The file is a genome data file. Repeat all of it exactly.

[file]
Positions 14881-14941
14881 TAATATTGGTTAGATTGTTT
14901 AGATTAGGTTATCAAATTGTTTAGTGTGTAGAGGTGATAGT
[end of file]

Positions 14881-14941
14881 TAATATTGGTTAGATTGTTT
14901 AGATTAGGTTATCAAATTGTTTAGTGTGTAGAGGTGATAGT